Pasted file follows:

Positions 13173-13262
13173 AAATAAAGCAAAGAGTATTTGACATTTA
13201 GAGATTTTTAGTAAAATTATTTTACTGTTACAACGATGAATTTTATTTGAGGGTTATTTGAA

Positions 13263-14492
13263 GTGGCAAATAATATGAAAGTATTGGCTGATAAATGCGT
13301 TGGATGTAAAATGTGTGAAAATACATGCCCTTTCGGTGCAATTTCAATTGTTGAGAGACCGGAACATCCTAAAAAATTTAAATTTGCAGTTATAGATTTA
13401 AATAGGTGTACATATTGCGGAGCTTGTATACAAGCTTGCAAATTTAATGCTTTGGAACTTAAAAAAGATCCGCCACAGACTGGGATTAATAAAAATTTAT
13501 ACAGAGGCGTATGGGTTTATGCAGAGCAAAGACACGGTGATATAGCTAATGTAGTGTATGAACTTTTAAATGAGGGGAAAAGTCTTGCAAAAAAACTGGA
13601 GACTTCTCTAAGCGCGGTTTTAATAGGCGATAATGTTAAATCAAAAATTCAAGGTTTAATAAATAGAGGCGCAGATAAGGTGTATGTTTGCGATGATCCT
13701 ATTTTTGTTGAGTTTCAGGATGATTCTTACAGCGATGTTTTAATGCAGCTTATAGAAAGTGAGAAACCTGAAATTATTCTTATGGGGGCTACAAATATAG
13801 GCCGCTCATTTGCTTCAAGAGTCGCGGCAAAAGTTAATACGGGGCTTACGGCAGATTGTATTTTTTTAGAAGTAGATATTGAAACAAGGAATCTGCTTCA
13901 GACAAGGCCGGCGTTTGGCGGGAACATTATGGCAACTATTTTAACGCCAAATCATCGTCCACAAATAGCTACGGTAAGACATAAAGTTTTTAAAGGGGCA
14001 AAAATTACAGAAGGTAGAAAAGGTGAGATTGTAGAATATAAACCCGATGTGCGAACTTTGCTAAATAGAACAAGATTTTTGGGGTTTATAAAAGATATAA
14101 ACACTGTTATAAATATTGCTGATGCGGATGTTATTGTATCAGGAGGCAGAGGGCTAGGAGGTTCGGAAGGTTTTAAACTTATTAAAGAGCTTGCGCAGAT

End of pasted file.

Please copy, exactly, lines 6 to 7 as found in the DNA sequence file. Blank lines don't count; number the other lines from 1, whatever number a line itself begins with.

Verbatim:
13301 TGGATGTAAAATGTGTGAAAATACATGCCCTTTCGGTGCAATTTCAATTGTTGAGAGACCGGAACATCCTAAAAAATTTAAATTTGCAGTTATAGATTTA
13401 AATAGGTGTACATATTGCGGAGCTTGTATACAAGCTTGCAAATTTAATGCTTTGGAACTTAAAAAAGATCCGCCACAGACTGGGATTAATAAAAATTTAT